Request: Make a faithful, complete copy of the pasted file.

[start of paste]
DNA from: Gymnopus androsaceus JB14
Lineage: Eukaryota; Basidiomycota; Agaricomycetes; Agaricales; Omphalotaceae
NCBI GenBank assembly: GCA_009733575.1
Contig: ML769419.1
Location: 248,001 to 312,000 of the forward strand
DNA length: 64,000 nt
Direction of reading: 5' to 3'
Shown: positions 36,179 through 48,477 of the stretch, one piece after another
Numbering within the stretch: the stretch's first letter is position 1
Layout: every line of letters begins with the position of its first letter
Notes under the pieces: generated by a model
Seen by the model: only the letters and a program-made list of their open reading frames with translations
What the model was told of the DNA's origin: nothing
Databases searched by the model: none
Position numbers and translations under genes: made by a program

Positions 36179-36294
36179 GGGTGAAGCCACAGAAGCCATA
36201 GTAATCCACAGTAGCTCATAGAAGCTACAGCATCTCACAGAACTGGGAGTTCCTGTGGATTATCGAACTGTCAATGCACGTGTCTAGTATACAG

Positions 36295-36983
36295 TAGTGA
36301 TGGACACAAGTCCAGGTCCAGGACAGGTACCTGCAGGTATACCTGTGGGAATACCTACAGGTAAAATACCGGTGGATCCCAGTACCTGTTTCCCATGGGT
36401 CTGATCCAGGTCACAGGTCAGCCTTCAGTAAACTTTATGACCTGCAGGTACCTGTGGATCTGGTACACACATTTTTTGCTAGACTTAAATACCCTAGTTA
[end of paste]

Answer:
DNA from: Gymnopus androsaceus JB14
Lineage: Eukaryota; Basidiomycota; Agaricomycetes; Agaricales; Omphalotaceae
NCBI GenBank assembly: GCA_009733575.1
Contig: ML769419.1
Location: 248,001 to 312,000 of the forward strand
DNA length: 64,000 nt
Direction of reading: 5' to 3'
Shown: positions 36,179 through 48,477 of the stretch, one piece after another
Numbering within the stretch: the stretch's first letter is position 1
Layout: every line of letters begins with the position of its first letter
Notes under the pieces: generated by a model
Seen by the model: only the letters and a program-made list of their open reading frames with translations
What the model was told of the DNA's origin: nothing
Databases searched by the model: none
Position numbers and translations under genes: made by a program

Positions 36179-36294
36179 GGGTGAAGCCACAGAAGCCATA
36201 GTAATCCACAGTAGCTCATAGAAGCTACAGCATCTCACAGAACTGGGAGTTCCTGTGGATTATCGAACTGTCAATGCACGTGTCTAGTATACAG

Positions 36295-36983
36295 TAGTGA
36301 TGGACACAAGTCCAGGTCCAGGACAGGTACCTGCAGGTATACCTGTGGGAATACCTACAGGTAAAATACCGGTGGATCCCAGTACCTGTTTCCCATGGGT
36401 CTGATCCAGGTCACAGGTCAGCCTTCAGTAAACTTTATGACCTGCAGGTACCTGTGGATCTGGTACACACATTTTTTGCTAGACTTAAATACCCTAGTTA